Dustin Decker

Location, Location, Location.

In the real estate business, it’s often said the three most important things are location, location, and location. The same can be said for where security practitioners opt to capture network packets for analysis. Today I’ll quickly examine the difference between a pair of deployments along with their strengths and weaknesses. I’m using a “import only” installation of Security Onion 2.4.60 to quickly perform my analysis, taking care to flush NSM an elastic data between the public and private examinations.

Consider this pre-existing network deployment in AWS. A bastion host protected by a Security Group and local IPTABLES firewall. While typical of the 1999-2012 era of Internet hosting, it leaves quite a bit to be desired.

While the pre-existing network deployment inherits several problems it is still a fairly well-hardened network. The network security group allows public access to only three inbound TCP ports, blocking all others. Remote access via SSH on TCP 22 is tightly restricted by source IP address while http/https traffic is wide open. The local IPTABLES firewall does a fair amount of heavy lifting utilizing several public real-time block lists and provides logging for analysis. This design also provides full packet capture at the server interface, while the webserver is generating useful logging.

The primary issues with this deployment included:

  • Bastion hosts directly accessible on the Internet come with problems too innumerable to list here.
  • Secure https traffic to/from the webserver is unobservable. The webserver logs provide a glimpse into the connections that pass the firewall test, but don’t provide a complete picture for analyzing attacks.
  • Packets that are blocked by the local IPTABLES firewall are observed by the packet capture BEFORE arriving at the Linux kernel and as such are always logged. When analyzed against signature-based intrusion detection they will alert on a single inbound packet with no response – a false positive. It’s noisy.

Seeing is believing. The slides below reveal 220 alerts for a 24-hour period in this posture. A significant number are based on reputation lists that have actually been blocked by the firewall. We drilldown on one at random to reveal a single record. Using the PCAP action we can view the traffic. But wait, why is the conversation empty? We download the PCAP and open it with Wireshark and verify it’s because there is no conversation – only a single inbound SYN packet that was dropped.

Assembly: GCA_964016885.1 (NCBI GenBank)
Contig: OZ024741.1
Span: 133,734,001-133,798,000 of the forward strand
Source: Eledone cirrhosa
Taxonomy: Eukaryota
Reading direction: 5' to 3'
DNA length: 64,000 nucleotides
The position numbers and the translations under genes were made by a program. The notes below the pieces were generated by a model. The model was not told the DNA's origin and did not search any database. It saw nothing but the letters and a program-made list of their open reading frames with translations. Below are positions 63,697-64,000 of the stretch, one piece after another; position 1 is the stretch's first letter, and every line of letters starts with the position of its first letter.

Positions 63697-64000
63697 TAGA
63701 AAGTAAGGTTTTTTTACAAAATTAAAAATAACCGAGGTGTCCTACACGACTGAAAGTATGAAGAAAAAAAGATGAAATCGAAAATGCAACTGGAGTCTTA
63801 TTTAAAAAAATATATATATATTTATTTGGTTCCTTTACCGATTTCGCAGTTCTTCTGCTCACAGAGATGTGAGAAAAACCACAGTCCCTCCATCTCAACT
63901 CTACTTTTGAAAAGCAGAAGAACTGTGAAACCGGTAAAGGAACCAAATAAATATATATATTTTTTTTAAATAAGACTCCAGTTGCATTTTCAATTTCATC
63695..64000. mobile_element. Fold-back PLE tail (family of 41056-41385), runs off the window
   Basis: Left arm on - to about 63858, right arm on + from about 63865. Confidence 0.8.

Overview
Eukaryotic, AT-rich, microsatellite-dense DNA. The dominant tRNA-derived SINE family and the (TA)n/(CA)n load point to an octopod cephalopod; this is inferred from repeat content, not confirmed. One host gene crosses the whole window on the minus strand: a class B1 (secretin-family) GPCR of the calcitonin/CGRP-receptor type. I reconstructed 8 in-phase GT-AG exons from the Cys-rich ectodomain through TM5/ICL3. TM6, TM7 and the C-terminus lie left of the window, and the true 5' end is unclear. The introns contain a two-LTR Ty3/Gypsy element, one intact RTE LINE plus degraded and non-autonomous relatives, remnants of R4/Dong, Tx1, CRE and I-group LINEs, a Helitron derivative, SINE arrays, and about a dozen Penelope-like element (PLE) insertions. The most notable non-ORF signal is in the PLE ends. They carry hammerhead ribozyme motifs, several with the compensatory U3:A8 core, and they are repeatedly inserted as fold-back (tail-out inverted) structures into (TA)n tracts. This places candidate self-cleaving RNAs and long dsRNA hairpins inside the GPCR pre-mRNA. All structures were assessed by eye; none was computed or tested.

Examining all 220 alerts for the preceding twenty-four hours is a time-consuming process, and we needn’t be chasing our tails on blocked inbound SYN packets. Redeploying with the webserver nestled behind a proxy will allow us to split the horizon and capture packets both in front of and behind the firewall.

Segregating “public” and “private” packet capture allows separation of analysis. As you can see here, this reduces the active number of alerts for the same twenty-four-hour period to twenty-five. This volume is far more manageable.

And what of our desire to examine http traffic? Formerly our TLS certificate was preventing this without jumping through some pretty crazy hoops. The simplicity of this deployment is the use of a TLS certificate on the public side of the proxy server, while communicating with the actual web server unencrypted on TCP port 80. Take a look at the next pair of screen captures.

In our first screen capture we see the results of my having executed tcpdump with the “not tcp port 22” filter. I engage the server with a browser over https and perform a single page load. Using Wireshark’s “follow TCP Stream” on the first packet we can see the conversation is encrypted, save only the domain name.

We began with a single firewall log, a single webserver log, and full packet capture log. Implementing the new design essentially doubles this to two firewall logs, a proxy log to correlate with the web server log, and two full packet capture logs.